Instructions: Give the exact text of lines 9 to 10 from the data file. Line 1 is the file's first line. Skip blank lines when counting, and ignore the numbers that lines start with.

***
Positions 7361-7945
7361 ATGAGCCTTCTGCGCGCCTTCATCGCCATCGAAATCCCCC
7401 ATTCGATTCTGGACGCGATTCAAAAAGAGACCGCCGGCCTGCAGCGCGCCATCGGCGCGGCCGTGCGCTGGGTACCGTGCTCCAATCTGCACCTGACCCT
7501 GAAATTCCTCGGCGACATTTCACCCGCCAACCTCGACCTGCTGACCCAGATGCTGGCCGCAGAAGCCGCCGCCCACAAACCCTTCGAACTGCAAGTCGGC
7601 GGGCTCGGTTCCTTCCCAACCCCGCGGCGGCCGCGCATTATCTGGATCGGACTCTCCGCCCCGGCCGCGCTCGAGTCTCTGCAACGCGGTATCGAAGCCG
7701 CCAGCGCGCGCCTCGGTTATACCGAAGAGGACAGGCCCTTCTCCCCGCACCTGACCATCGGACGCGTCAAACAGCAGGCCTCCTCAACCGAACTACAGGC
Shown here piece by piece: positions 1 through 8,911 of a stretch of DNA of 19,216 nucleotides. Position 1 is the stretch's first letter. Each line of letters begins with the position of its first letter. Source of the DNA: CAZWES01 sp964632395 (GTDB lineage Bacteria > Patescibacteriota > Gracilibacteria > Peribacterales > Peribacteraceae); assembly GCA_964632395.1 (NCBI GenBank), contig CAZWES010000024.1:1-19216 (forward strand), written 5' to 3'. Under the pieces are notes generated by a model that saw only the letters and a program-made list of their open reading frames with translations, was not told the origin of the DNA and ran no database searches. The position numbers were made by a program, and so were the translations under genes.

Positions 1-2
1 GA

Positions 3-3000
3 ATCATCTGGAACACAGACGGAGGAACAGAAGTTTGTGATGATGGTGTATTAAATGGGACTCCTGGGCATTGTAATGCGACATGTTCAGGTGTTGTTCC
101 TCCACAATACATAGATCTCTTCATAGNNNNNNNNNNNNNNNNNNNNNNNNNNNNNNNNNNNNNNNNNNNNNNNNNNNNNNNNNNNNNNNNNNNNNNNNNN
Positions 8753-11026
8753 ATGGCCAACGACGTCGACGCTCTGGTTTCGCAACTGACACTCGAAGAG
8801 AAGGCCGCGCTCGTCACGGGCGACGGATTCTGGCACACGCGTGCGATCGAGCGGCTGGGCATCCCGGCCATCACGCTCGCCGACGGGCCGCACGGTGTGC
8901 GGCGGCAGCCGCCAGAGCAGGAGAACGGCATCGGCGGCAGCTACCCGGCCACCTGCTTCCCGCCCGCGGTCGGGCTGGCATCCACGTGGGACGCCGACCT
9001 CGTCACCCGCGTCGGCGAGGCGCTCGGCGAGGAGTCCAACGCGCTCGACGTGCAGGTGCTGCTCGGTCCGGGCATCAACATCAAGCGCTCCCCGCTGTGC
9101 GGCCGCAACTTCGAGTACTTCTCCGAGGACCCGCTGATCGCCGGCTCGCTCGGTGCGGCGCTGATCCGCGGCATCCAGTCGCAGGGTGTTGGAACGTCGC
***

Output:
1 GA

Positions 3-3000